• Here are some stats on our current usage of HBase:We currently have data for 100s of millions of users in our HBase tables.Each of those 100s of millions of users could have interacted with any of the million stories or videos published by Bloomberg.com. This is where the sparse nature of HBase comes in handy.This sums up to terabytes of data across multiple HBase tables.We use wide tables with the notion of 1 row per user which greatly simplifies our app. Specially with the way MR jobs scan HBase tables, the notion of 1 row per user naturally fits into the paradigm with each call to map getting all details about a single user which wouldn’t be possible if we went with a tall narrow table.Our Recommender System serves a high amount of traffic and is capable of handling a lot more.We do many many HBase queries per request and a good deal of processing per request and still manage to serve recommendations within 50ms on average.And all of this when multiple MR jobs are running on the same HBase tables in the background, reading and writing massive amounts of data to these tables. We will get into details for this in the coming slides.
  • So, now we have all our raw user interaction data and article metadata in our HBase tables. The next step is to train user models using this as training data and store the results back into HBase. We are talking about running Machine Learning algorithms on terabytes of data for 100s of millions of users. This involves a massive amount of IO and processing power. This is where technologies like Hadoop and HBase shine. I wouldn’t even try doing this on any traditional RDBMS based system. For a news website like Bloomberg.com, timeliness is really important. A news article which is very important at this moment may not hold any importance at all a few hours later. For this reason, we have to train our models multiple times every hour which entails an even greater need for IO and processing power. However, the criticality of this requirement depends on the algorithm which we will discuss in a minute. A few slides back, we categorized recommendation algorithms into content based and collaborative filter based. Lets talk about the user model training for these separately since they have slightly different requirements.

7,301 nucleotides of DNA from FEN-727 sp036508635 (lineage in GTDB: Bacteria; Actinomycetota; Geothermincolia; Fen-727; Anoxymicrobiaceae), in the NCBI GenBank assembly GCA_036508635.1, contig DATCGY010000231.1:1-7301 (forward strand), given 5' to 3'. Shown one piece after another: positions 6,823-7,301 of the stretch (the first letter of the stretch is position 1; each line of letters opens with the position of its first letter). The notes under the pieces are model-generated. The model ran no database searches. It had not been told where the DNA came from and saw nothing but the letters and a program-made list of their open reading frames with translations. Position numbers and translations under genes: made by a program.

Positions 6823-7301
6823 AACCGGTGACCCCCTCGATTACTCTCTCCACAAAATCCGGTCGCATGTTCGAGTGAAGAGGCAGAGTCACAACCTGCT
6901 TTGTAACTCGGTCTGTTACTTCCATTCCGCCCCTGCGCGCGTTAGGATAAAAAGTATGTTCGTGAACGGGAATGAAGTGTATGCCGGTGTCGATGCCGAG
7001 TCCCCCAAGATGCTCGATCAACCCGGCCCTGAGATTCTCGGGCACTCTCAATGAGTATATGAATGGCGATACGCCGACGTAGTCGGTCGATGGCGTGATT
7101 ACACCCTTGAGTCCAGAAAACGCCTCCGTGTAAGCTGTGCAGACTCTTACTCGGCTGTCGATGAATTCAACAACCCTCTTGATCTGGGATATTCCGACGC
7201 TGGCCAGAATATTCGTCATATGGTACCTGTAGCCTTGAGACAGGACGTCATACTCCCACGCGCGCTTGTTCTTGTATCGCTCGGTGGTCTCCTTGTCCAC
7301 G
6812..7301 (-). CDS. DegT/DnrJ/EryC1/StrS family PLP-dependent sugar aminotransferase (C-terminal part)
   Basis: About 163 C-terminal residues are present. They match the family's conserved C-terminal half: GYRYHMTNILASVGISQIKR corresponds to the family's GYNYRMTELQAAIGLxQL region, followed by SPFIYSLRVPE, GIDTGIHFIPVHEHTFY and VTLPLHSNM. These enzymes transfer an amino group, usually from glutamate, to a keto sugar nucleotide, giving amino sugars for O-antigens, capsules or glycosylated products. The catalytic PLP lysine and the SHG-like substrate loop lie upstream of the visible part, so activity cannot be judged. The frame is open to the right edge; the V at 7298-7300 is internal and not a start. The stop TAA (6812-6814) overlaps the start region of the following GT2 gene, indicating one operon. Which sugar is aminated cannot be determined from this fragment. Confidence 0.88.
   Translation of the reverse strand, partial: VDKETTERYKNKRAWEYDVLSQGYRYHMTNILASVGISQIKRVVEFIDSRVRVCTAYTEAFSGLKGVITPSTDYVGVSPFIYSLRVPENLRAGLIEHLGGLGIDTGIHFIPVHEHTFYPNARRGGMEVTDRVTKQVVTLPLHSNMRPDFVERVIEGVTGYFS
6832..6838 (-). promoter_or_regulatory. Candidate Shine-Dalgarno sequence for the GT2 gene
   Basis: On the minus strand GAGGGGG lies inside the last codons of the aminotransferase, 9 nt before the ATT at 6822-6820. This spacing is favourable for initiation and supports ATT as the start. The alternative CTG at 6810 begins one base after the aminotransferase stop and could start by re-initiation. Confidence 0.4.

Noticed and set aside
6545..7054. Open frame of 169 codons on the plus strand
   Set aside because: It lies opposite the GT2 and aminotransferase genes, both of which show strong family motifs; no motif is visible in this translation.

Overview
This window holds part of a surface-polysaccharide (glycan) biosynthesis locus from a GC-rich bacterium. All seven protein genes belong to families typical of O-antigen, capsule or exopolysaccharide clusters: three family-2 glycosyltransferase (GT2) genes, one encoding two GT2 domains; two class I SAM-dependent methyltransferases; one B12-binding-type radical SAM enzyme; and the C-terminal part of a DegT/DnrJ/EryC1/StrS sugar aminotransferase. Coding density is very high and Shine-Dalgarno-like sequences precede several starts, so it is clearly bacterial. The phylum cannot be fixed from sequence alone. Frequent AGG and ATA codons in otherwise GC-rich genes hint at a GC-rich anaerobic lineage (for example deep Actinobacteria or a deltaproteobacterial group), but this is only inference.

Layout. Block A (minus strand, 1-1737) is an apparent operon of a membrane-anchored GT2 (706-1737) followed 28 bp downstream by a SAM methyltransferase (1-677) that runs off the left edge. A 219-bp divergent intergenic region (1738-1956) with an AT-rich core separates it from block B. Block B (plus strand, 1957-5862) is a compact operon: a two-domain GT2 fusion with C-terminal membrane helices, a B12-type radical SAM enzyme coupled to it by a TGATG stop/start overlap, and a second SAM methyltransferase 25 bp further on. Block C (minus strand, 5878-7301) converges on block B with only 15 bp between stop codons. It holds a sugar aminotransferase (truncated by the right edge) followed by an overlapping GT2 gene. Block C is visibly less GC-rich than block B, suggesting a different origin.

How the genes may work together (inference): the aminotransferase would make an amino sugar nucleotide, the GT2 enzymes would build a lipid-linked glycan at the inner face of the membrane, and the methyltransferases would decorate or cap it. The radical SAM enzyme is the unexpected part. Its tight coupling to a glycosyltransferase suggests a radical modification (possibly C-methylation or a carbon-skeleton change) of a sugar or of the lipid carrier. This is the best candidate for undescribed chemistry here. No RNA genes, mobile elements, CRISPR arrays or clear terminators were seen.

• As discussed previously, content based systems typically try to model a user’s preferences in terms of features of the content. Moreover, these are generally based solely on that user’s activities and independent of activities of other users. This means that each user’s model can be trained independently of the interactions of other users and only changes when that user has a new interaction assuming the article features remain constant. This problem is very easy and natural to parallelize. We just split the users in some number of buckets and assign each bucket to a mapper. We can write the trained models back to HBase from the mapper directly, completing eliminating the need of a reducer and the sort and shuffle phase involved. Moreover, since this training happens incrementally when a user reads a new article, we can run this every few minutes since the total amount of effort will almost be the same and running it more frequently will give us fresher models. For returning users where we have a substantial history, the models remain fairly constant and might not give us much. However for relatively new users, this is a great deal since we now have A model for the user rather than having none which is a huge deal. On Bloomberg.com, we run this training every 5 mins and train about 5000 user models on every run which comes out to about 1000 user models a minute on average.